• I talk to my cats all the time, whether it be to tell one of them that he is my sweetest of hearts, or another that he needs to attend to his butt-grooming. But we have six cats (seven if you count the neighbor’s cat that thinks it is my job to feed him), and they all go outside, so we will never see another bird again for the foreseeable future.

  • Lulu

    My Seymour cat (RIP) used to sit on the windowsill and tsk, grumble and growl at the birds. He was agoraphobic and would not go outside by choice, but he sure loved growling at the birds through the window.

    I have 3 bird feeders and we can go through up to 50 lbs of birdseed in a week. Right now our main customers are finches, wrens, juncos, mourning doves, and quail – fat, fat quail that lurch and ramble up the road on foot and are the most fun to watch. I wish we had bluebirds, too – they are lovely!

  • Pie

    In our house lexicon the “EH-EH-EH-EH-EH” noise is ‘the helicopter meow’, or, as a verb, ‘helicopter-ing’. Our cat Isabel helicopters at particular leaves from our Magnolia tree, though we have yet to figure out her criteria for which leaves deserve such treatment.

  • Zoey used to sit on our second floor balcony railing in a tight little fuzz ball and watch the birdies at the feeder, but never once in our line of sight did she make any move to molest our feathered visitors. We were fooled into a false sense of security. We thought our biggest problem was the piratical squirrels and Zoey’s presence seemed to keep them at bay. So we would leave her out there for hours. (There was no way for her to get off the balcony so this was our concession to insisting she be a house cat after nearly getting herself killed by facing off with a Copperhead). Then, one day, Zoey stomped into the kitchen with her cheeks puffed out making “mack, mack, mack” noises. Mike grabbed her thinking she was about to hack up a hairball and out popped a hummingbird. A hummingbird!?!? My flabby feline is not fast or stealth. I think she may have yawned and the silly little creature flew in to investigate. Good news is, he was spit-covered and stunned but totally unharmed. After a few minutes rest, he was released back into the wild with one hell of a Jonah-type story to tell his friends.

  • Brigitte

    I love that story, Trisha!

  • I love your Mango posts. Hocus mostly sleeps on my jacket, which he finds and somehow wrestles to the ground. He also stands behind my chair and meows. Loudly. Last week, I was upstairs and thought I heard someone yell “Mom.” I opened the door and shouted back. The kids hadn’t called me though. It was the cat. He can now meow a word very much like mom and do so loudly enough that I hear him upstairs behind a closed door. Hubby loves it when Hocus practices this meow at 5 in the morning. *sarcasm*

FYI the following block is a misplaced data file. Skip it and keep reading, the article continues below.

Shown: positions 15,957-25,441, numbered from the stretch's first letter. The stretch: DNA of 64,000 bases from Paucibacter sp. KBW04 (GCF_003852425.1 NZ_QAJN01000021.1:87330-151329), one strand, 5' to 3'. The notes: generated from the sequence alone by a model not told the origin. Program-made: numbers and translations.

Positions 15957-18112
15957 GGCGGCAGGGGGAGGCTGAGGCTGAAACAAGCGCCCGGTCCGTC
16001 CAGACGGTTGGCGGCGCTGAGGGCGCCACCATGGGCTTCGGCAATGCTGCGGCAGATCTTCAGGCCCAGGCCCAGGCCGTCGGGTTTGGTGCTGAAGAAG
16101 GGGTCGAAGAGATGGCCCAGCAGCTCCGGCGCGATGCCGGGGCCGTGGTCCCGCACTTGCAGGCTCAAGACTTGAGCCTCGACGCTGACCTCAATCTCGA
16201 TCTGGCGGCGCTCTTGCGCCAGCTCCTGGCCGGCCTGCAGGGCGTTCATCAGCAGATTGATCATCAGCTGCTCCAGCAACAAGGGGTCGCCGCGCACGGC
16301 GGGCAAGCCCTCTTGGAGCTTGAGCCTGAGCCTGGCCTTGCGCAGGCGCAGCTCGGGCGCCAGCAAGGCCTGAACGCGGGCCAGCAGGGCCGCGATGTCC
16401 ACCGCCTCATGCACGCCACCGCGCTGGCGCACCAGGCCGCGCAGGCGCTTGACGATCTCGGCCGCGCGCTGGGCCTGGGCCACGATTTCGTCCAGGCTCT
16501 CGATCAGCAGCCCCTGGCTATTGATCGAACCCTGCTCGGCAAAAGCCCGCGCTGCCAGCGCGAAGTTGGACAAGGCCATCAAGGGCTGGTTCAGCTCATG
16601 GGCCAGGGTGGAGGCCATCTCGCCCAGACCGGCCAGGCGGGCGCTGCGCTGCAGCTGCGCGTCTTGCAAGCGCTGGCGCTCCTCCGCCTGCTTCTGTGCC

• Jessica (the celt)

    Heheh I had a cat that would muhr-rowr at hair ties. If one fell off the ledge onto the floor, she’d pick it up, put it in the bathtub, and bat it all around, all the while doing that plaintive, eerie muhr-rowwwrr. (If you were nearby, I could do a very good facsimile of this for you myself, according to my husband.) If you got up to see what was going on, she’d hop out of the tub and sit in the hallway like she hadn’t been up to anything. It took me months to figure out what the heck she was actually doing in there. Sometimes, if she didn’t feel like getting in the tub, she’d bat it around the bathroom. If it got stuck behind the door or the sink, she’d cry at it and cry at it, apparently asking it to come back out and play. Again, though, if you went to see what was up, she’d be sitting in the hallway, acting like nothing was going on.

    I absolutely love the cat-ratchet sounds. I think it has to do with something flying, because our cats have all only made the noise toward moths, flies, birds, and other airborne things.

  • I just signed up for your e-mailish thing–although I’m not certain my obscure zip code will generate any e-mails about you coming my direction. I very nearly put a BEARD zip code that is actually IN Houston rather than 50 miles outside of Houston just in case.

  • I am often distracted from writing the middle parts of my stories, and I look outside also at the animals. I like the name “Little Fat Bluesy,” and the pictures of your orange personal assistant. I could not help but laugh. We have an outdoor orange tabby who brings little “sacrifices” to our doors; such as bats, birds and mice. I suppose it is a thank you for feeding him in his mind.